With the introduction of the `smooth()` function in QGIS 3 you can now get more accurate canopy spreads that look prettier: Wrap smooth() around the 8-vertex polygon (Solution 2) like so:

```case when "n" = "e" and "e" = "s" and "s" = "w" and "w" = "n" then buffer(\$geometry,"N") else smooth(make_polygon(make_line( translate(\$geometry,0,max("N",0.2)), translate(\$geometry,0.6*max("E",0.2),0.6*max("N",0.2)), translate(\$geometry,max("E",0.2),0), translate(\$geometry,0.6*max("E",0.2),-0.6*max("S",0.2)), translate(\$geometry,0,-max("S",0.2)), translate(\$geometry,-0.6*max("W",0.2),-0.6*max("S",0.2)), translate(\$geometry,-max("W",0.2),0), translate(\$geometry,-0.6*max("W",0.2),0.6*max("N",0.2)), translate(\$geometry,0,max("N",0.2)))), 10,0.1,0.1,70) end```

I recommend keeping the 'min_line' value to 0.1 (metres), while playing around with the 'offset' and 'angle' values (here set to 0.1 and 70 respectively).

## ---

Drawbacks:

• The symbols won't render properly in legends.
• You obviously can't use the symbols to perform spatial analyses.
• That is a great answer! – Martin Hügi Jul 21 '17 at 9:16
• Terrific answer! Could you also provide some more basic steps on how to use the geometry generator in the Layer Properties | symbol style dialog? – Simbamangu Jan 18 '18 at 9:28
• Okay, I've added in a very brief explanation because I'm afraid the answer is getting long enough to warrant a blog post elsewhere :-) – she_weeds Jan 18 '18 at 10:29

I am not sure about ellipse in this case. There are four dimensions which from my point of view should be represented by 4 symbols of adequate size and offset. I would go for something like this: In QGIS in the style properties you can combine as many symbols as you like and adjust size, offset and many other symbol properties by attributes or expressions based on attributes, random and much more.

For this example I have used 5 sub symbols:

1. circle for trunk with size based on attribute TS (integer 1-5)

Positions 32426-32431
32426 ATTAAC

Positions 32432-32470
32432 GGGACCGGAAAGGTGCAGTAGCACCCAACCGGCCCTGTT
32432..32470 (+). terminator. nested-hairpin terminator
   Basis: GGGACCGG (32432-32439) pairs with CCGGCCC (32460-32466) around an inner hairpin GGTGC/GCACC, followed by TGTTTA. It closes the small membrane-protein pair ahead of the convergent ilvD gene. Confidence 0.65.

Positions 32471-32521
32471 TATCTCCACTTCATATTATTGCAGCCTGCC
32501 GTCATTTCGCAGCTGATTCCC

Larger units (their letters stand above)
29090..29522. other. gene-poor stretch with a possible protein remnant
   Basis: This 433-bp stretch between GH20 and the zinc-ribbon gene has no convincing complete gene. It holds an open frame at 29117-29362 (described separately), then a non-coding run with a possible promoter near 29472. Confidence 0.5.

2. lines for crown spread (CS)
• Size as: CSN*2, CSE*2, CSS*2, CSW*2
• Rotation 90° for East and West and Offset:
• '0,'+ to_string(-"CSN")
• '0,' + to_string(-"CSE") - be aware of rotation 90°
• '0,'+ to_string("CSS")
• '0,' + to_string("CSW") - be aware of rotation 90°

There are really a lot of options to play with. With circles and some transparency effect the same looks like this. It all depends what you want achieve and why. Unless you are doing some further analysis of for example approximate area of the crown overlaps the road vs. walk there is really not much reason to try make ellipses. Adjusting symbol in above way should be enough to represent the crown spread for visualization. In QGIS there are some CAD tools plugins and some other advanced digitizing tools if the only way you are left with is doing it manually. Also be aware QGIS has through python very strong programming tools and ellipse generation could be made as a custom script.

• Thanks and sorry for the late reply. I was speaking to a GIS expert the other day who told me that it is not possible to do it in a quick and elegant fashion. (I would eventually need to do this to a 100 trees+ at a time from a spreadsheet). Autocad or Draftsite seems to be the only option but is still tedious. – Island Lescure Nov 1 '15 at 15:40
• And one more info if you are very new to GIS. Currently many GIS formats are not capable of curves / circles / ellipses. In these cases the edges are broken into many straight lines - enough to look like curve in applicable scale. – Miro Nov 1 '15 at 22:21